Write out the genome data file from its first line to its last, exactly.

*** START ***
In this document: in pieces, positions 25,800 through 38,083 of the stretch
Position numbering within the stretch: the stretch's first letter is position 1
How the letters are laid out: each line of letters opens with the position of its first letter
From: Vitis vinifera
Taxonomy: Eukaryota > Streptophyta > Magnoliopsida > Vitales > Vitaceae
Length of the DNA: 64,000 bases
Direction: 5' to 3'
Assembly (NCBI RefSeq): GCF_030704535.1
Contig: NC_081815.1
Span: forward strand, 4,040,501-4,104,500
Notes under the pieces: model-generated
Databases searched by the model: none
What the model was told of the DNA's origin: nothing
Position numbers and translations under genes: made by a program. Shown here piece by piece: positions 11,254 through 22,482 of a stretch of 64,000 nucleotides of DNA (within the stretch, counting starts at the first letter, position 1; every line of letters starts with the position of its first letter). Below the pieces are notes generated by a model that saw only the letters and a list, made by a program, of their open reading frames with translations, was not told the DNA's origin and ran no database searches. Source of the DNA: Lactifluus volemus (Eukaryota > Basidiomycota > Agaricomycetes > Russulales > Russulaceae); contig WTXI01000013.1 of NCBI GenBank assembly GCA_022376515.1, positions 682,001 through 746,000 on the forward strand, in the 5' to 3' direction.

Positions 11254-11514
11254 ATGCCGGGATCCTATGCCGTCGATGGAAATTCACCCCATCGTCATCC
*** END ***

In this document: in pieces, positions 25,800 through 38,083 of the stretch
Position numbering within the stretch: the stretch's first letter is position 1
How the letters are laid out: each line of letters opens with the position of its first letter
From: Vitis vinifera
Taxonomy: Eukaryota > Streptophyta > Magnoliopsida > Vitales > Vitaceae
Length of the DNA: 64,000 bases
Direction: 5' to 3'
Assembly (NCBI RefSeq): GCF_030704535.1
Contig: NC_081815.1
Span: forward strand, 4,040,501-4,104,500
Notes under the pieces: model-generated
Databases searched by the model: none
What the model was told of the DNA's origin: nothing
Position numbers and translations under genes: made by a program. Shown here piece by piece: positions 11,254 through 22,482 of a stretch of 64,000 nucleotides of DNA (within the stretch, counting starts at the first letter, position 1; every line of letters starts with the position of its first letter). Below the pieces are notes generated by a model that saw only the letters and a list, made by a program, of their open reading frames with translations, was not told the DNA's origin and ran no database searches. Source of the DNA: Lactifluus volemus (Eukaryota > Basidiomycota > Agaricomycetes > Russulales > Russulaceae); contig WTXI01000013.1 of NCBI GenBank assembly GCA_022376515.1, positions 682,001 through 746,000 on the forward strand, in the 5' to 3' direction.

Positions 11254-11514
11254 ATGCCGGGATCCTATGCCGTCGATGGAAATTCACCCCATCGTCATCC